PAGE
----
First, thanks for the lively conversation regarding Liberty Tana Lawn. It's fun to share opinions, isn't it? It's what makes the world go round and the sewing blogosphere interesting, fun, and with a depth not found in other social media. Thanks all for you input.
I spent a good part of this afternoon putting the zipper in the top gusset of the bag. FWIW, I am doing this bag totally out of sequence. Why? The interfacing will make this bag fairly stiff and I want to turn the bag as little as possible to prevent cracking. Secondly, in the pattern the upper gusset is set into the inside corners of the sides, all lined and interfaced. That is a recipe for disaster IMO. So the lining will be separate and I will use Shirley Adams' wonderful technique for doing inside corners that you can see here. Fingers crossed and I will let you know how it goes. Above you can see the completed zipper installation. I use upholstery zips a lot. I love their neutrality, large metal teeth and sturdiness. This one was the perfect highlight for this bag. Here's a little rundown of how I went about it.
When I make bags I do something I have really not seen mentioned by other bag makers, but very important to me. All interfacing is cut WITHOUT seam allowances and then fused. This eliminates huge amounts of bulk and gives a better finish to the seams. Remember, per Roberta Carr, "her" number one rule of sewing is to reduce bulk whenever possible! That's worked well for me. Above I am using old fashioned colored carbon paper and a serrated wheel to mark the seam line on the fusible fleece. That will be the cutting line for the interfacing. The results:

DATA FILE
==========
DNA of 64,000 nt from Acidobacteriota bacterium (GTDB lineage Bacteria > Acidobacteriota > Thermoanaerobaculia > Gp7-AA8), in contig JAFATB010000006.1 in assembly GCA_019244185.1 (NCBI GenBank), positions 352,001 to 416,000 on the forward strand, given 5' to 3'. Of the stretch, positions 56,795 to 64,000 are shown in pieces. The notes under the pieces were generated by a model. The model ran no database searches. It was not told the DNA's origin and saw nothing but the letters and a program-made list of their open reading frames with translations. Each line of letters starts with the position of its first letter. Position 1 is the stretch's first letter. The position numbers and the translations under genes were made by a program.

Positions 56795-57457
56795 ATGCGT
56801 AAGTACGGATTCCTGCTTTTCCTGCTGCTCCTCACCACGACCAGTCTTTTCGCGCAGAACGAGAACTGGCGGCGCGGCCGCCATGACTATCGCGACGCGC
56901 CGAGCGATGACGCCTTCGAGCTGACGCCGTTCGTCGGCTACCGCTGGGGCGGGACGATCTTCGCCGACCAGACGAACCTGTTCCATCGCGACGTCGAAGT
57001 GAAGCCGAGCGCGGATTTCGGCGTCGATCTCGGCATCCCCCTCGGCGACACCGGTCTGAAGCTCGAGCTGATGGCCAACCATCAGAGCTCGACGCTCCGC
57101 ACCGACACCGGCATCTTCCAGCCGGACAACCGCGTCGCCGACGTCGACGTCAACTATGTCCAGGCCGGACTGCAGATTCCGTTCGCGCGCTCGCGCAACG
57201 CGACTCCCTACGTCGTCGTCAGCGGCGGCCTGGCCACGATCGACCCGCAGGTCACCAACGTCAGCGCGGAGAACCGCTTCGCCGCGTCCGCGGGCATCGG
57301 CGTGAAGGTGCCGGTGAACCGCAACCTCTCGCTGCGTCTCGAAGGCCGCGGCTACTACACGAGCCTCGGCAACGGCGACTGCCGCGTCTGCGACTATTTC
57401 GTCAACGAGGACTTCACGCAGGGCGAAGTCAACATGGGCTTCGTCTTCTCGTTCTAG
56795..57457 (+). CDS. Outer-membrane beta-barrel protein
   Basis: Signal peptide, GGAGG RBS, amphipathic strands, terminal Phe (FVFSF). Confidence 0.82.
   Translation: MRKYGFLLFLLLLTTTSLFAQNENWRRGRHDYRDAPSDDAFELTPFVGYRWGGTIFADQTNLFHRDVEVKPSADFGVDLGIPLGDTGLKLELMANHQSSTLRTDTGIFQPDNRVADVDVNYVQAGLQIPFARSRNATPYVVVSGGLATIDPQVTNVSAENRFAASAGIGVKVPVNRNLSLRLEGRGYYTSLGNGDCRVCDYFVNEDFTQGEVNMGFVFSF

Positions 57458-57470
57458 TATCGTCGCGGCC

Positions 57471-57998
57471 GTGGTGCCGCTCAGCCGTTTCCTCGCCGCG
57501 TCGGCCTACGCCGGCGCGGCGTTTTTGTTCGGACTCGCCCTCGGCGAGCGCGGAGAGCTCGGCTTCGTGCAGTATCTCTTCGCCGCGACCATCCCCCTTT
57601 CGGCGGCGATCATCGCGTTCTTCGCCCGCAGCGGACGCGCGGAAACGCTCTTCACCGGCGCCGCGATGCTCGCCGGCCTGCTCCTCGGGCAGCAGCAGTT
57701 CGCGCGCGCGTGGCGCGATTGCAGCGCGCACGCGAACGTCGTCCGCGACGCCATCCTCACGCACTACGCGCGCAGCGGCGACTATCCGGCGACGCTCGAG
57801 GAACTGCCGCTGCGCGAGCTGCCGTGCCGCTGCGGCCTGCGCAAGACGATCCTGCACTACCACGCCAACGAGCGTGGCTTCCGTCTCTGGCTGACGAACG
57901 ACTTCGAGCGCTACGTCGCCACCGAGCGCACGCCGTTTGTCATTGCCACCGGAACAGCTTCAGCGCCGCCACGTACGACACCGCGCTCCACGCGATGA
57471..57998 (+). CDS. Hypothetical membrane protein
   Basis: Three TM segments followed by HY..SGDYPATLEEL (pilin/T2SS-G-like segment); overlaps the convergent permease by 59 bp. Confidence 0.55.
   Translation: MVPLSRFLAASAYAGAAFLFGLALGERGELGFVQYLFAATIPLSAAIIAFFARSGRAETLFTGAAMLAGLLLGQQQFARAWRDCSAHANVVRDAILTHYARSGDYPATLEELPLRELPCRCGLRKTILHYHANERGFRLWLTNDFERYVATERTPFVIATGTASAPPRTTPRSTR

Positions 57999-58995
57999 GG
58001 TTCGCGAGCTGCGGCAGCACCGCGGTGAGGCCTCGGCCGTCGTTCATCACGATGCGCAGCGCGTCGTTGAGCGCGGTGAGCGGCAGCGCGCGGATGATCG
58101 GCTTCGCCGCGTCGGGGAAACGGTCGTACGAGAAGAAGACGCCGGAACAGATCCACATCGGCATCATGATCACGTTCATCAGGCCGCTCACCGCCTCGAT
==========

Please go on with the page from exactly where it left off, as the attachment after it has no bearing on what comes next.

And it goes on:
Once the gusset was interfaced it was time to put in the zip. This involved sewing a rectangle and turning it, just like you do for bound buttonholes or welt pockets. Here is the lining I chose. Light colored linings are important to me in a bag. This one has the added feature of some glitter. It is a simple quilting cotton, not the best quality, and therefore heavy and with body, just fine for its intended use.
Here is the zip installed in it's "window".
This zipper will get a lot of use, another reason for the heavy upholstery zip. Because of that heavy use I don't like to do the usual row or two of topstitching. Instead I use the triple zigzag as you can see more clearly in the first photo in the post. It's served me well. It's ok to not follow the pattern. Utilize your machine and all of it's wondrous abilities. With this fabric the stitches sunk right into the fabric. This is what the zip looks like on the underside.
This was enough for today! Next will be getting the bottom of the bag together and doing those inset corners.
I've decided this may be a Christmas gift, or not. I am also working on some jewelry gifts for my favorite women. More on that later!......................................Bunny